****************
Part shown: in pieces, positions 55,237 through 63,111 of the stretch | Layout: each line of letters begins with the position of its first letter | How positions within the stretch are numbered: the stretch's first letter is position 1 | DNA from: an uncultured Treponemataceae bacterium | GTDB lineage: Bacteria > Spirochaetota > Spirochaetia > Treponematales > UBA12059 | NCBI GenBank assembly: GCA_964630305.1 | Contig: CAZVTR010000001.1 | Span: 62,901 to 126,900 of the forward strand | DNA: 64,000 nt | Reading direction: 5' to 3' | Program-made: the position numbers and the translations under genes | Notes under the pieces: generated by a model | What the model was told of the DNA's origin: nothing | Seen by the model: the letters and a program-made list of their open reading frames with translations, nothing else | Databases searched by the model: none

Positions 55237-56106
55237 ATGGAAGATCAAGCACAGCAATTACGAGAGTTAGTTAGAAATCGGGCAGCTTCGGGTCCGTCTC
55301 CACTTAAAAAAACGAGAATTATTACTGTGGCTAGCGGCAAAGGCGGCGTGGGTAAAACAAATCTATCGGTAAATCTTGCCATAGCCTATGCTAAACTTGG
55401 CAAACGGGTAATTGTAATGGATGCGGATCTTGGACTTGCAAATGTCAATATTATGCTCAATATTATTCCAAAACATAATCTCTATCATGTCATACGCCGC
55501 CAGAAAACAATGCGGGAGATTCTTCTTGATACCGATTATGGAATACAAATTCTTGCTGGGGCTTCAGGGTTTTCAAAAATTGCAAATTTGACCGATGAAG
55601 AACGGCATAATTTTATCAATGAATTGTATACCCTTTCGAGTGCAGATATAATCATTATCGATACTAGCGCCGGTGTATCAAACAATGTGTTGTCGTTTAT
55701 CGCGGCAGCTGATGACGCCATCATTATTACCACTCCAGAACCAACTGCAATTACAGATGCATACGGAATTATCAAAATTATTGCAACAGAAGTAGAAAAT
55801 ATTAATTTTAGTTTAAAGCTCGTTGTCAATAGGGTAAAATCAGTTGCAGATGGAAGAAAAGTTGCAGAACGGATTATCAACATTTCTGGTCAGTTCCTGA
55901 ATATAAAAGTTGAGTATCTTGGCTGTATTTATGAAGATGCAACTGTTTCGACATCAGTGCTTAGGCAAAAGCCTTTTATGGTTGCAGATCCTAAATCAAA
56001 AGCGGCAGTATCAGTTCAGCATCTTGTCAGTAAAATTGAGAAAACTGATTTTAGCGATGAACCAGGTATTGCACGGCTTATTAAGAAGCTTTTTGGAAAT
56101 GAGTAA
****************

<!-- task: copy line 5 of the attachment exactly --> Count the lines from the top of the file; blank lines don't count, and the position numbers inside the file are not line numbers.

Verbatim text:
55401 CAAACGGGTAATTGTAATGGATGCGGATCTTGGACTTGCAAATGTCAATATTATGCTCAATATTATTCCAAAACATAATCTCTATCATGTCATACGCCGC